The Bear Creek Fire near Lemhi, ID burned actively overnight, growing to an estimated 4,200 acres.
Three large air tankers dropped retardant along the southern portion of the fire line this morning in preparation of a burnout operation scheduled for tonight. An update to Inciweb says the retardant drop is meant to increase the longevity of the fire line and helps ground crews hold the line in lighter fuels.
The fire’s northern flank remains the most active. Fire crews, including eight helicopters, two fixed-wing water scooping airplanes, one Type 2 IA crew, three Type 1 crews, five engines and 193 total personnel, spent yesterday prepping burnout operations in an attempt to start hemming the fire in along existing roads and the Continental Divide. The base for air support is moving closer to the fire and additional resources will be assigned as needed.
Closures remain in effect for Bureau of Land Management lands south of Lemhi Pass Road, west of U.S. Highway 324 and east of the Continental Divide on the Montana side of the state line. A post to Inciweb says all Beaverhead-Deerlodge National Forest lands adjacent to BLM administered lands (south of Lemhi Pass, west of BLM administered lands, and east of the Continental Divide along the Montana-Idaho Stateline) are closed. Additionally, the Continental Divide Trail on the Beaverhead-Deerlodge and Salmon-Challis National Forests is closed from Goldstone Pass to Bannock Pass. A portion of the Continental Divide Trail has been rerouted.
Smoke from this lightning-ignited fire is visible as far east as Billings, according to the federally operated Fire and Smoke Map.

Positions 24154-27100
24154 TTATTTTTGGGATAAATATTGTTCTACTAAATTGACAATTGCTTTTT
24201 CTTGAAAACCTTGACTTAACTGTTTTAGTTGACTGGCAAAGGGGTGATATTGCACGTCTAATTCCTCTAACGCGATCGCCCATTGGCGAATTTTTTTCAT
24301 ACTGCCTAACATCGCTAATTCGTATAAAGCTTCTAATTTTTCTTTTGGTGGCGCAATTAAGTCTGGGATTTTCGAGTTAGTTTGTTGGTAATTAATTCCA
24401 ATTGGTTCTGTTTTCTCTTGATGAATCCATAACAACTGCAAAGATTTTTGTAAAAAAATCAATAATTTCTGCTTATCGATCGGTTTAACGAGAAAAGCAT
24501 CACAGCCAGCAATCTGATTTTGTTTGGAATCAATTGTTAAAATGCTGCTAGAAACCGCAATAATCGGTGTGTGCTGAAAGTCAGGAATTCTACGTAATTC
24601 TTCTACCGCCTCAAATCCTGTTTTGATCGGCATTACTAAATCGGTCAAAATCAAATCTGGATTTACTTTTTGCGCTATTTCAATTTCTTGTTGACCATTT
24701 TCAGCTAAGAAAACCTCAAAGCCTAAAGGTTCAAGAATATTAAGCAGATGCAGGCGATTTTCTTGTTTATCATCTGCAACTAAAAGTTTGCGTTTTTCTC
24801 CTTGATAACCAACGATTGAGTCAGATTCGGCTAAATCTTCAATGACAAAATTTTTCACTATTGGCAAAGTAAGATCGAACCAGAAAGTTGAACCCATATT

Firefighters working the 5 acre Fields Gulch Fire six miles south of Lincoln improved containment to 75 percent Thursday.
The 30 personnel assigned to the fire are beginning to shift into patrol status. A warming trend is expected in the area this weekend. Local crews will continue to monitor and extinguish hot spots as necessary.
The cause of the fire burning in steep, densely timbered terrain is unknown.
In eastern Montana, the Bureau of Land Management reports federal, state and county crews responded to a handful of fires yesterday.
The largest was the Foster Creek Fire burning 750 acres of private land about 37 miles southwest of Miles City. Federal, state and county resources responded That fire is considered contained as of yesterday.
Today federal resources also responded to the 136 acre Cox Fire burning in the Knowlton area in Custer County. Federal and county resources were sent for a smoke check in the same area this afternoon.
Yesterday Custer County firefighters handled the nearly 4 acre 12-Mile Fire on private land nine miles southeast of Miles City. Custer County also responded to the lightning caused one acre Yank Creek Fire 18 miles southwest of Miles City.
Fergus County Disaster and Emergency Services reports the 1,050 acre Judith River Road 2 Fire west of Winifred 70 percent contained as of Aug. 12.
In an interview with KXLO Country Radio Fergus County DES Coordinator Ben Phillips said 100 firefighters are assigned to the blaze. Phillips said they’re planning to move off that fire in the next few days.